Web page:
Running on the broadband

A post-election survey by Pew/Internet reports "the number of Americans using the Internet as the source of most of their political news doubled since the last mid-term election." Examining the rate of primary use of news sources (TV, newspapers, radio, Internet, magazines), the survey finds only the Internet steadily increased in popularity . The remaining sources lost in popularity: TV and newspapers the bigger losers reporting political source popularity dropping from 82% to 69% and 57% to 34% respectively, with radio rising from 12% to a high of 19% then dropping to 17%. Magazines lost a 11% popularity among voters to a low of 2%.

The survey also reported:
  • 31% of Americans used the internet during the 2006 campaign to get political news and information and discuss the races through email.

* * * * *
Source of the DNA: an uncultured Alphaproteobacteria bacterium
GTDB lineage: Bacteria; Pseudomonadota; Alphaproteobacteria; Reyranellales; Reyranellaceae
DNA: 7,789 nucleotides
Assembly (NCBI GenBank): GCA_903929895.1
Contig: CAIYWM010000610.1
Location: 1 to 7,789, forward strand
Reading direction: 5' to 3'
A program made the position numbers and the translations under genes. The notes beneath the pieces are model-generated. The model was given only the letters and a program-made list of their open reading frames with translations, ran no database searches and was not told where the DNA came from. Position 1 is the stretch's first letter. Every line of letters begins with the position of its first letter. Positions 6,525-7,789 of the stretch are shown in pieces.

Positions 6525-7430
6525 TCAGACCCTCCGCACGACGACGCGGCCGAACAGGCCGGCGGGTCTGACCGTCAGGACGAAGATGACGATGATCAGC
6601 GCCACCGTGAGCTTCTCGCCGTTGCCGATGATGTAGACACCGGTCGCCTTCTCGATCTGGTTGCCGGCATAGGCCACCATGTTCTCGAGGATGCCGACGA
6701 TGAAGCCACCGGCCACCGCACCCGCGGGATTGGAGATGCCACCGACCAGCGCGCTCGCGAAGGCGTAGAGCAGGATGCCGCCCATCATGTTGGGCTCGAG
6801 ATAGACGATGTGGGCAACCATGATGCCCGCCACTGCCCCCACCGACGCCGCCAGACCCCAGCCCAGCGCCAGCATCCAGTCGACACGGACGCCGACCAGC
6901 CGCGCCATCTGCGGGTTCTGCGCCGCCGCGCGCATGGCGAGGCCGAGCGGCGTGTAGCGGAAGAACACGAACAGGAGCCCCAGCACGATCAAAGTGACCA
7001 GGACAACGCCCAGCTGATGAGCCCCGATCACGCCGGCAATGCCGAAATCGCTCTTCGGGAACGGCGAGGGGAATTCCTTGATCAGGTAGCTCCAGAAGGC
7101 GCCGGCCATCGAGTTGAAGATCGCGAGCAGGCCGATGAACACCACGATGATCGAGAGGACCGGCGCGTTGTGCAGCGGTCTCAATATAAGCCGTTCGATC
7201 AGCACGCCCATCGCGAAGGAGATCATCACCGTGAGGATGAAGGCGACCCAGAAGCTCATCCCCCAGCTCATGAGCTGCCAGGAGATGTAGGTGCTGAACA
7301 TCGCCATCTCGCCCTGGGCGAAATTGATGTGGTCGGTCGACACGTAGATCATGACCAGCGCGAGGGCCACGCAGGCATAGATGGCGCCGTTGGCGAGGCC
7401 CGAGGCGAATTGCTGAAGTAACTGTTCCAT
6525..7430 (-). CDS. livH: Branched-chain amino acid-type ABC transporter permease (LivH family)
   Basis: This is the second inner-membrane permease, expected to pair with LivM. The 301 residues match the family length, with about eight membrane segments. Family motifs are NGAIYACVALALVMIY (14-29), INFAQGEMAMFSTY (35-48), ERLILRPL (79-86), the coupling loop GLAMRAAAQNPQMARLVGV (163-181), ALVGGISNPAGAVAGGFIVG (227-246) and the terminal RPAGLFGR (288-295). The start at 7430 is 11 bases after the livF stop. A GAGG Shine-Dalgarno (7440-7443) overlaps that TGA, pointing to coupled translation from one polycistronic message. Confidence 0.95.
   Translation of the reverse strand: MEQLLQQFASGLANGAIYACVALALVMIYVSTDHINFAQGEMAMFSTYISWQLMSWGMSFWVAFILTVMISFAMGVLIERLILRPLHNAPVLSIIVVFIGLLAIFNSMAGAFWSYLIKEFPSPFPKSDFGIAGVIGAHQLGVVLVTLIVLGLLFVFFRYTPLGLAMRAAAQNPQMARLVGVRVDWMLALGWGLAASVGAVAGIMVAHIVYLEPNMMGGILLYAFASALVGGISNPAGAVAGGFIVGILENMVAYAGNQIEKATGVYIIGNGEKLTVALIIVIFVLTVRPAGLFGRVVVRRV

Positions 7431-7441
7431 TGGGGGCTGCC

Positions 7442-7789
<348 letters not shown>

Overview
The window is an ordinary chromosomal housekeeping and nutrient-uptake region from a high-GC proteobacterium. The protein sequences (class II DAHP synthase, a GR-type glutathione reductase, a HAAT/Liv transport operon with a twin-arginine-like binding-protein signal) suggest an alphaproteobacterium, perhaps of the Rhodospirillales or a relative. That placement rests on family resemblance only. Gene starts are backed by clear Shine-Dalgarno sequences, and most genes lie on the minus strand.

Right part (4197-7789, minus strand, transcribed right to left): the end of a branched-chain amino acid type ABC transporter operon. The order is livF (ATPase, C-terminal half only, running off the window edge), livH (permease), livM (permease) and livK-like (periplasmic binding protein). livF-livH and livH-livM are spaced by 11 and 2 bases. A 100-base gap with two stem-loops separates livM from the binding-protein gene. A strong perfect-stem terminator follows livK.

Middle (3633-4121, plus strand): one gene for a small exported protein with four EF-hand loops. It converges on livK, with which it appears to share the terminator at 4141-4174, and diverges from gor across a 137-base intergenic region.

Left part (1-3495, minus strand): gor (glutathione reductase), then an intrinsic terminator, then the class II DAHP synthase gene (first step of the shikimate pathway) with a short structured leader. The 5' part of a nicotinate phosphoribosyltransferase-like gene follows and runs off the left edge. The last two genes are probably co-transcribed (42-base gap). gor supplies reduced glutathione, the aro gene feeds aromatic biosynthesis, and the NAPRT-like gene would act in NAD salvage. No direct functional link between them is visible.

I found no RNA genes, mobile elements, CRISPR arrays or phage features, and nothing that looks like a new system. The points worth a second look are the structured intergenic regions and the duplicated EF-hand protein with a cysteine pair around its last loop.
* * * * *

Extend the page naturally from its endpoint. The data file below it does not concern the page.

• Relatively young broadband users say the internet is a more important political news source than newspapers.
  • A new online political elite is emerging as 23% of campaign internet users became online political activists.
  • A majority of Internet users now get political material from blogs, comedy sites, government websites, candidate sites, or alternative news sites.
  • More than half of campaign Internet users cite the Internet's breadth of information and perspectives as a major reason for their online activity.

Election 2006 Online
(January 2007, pdf, 33pp/308kB)

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Anonymous Tom said...

The internet is definitely the broadcast media of choice nowadays. It's always going to be particularly useful in elections because the high turnover of new data can't be easiliy distributed or analysed by TV or radio.


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